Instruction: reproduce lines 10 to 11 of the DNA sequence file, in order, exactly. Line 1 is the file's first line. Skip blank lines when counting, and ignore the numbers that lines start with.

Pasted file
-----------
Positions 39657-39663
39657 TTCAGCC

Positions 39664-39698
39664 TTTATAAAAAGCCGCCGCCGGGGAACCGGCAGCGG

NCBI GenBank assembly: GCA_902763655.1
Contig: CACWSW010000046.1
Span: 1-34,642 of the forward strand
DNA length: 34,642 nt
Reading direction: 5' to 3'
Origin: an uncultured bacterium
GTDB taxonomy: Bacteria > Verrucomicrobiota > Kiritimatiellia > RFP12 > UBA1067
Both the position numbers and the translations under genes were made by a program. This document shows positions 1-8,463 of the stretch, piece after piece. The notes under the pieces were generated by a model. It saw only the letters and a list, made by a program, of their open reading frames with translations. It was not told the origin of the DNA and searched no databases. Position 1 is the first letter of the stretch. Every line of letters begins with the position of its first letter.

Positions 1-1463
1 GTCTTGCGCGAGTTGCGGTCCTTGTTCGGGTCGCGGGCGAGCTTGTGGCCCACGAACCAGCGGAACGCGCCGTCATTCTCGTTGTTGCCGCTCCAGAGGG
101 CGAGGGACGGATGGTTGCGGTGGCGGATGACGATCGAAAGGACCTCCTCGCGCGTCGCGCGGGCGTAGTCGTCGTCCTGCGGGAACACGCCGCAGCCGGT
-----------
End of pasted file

Origin: an uncultured bacterium
GTDB taxonomy: Bacteria > Verrucomicrobiota > Kiritimatiellia > RFP12 > UBA1067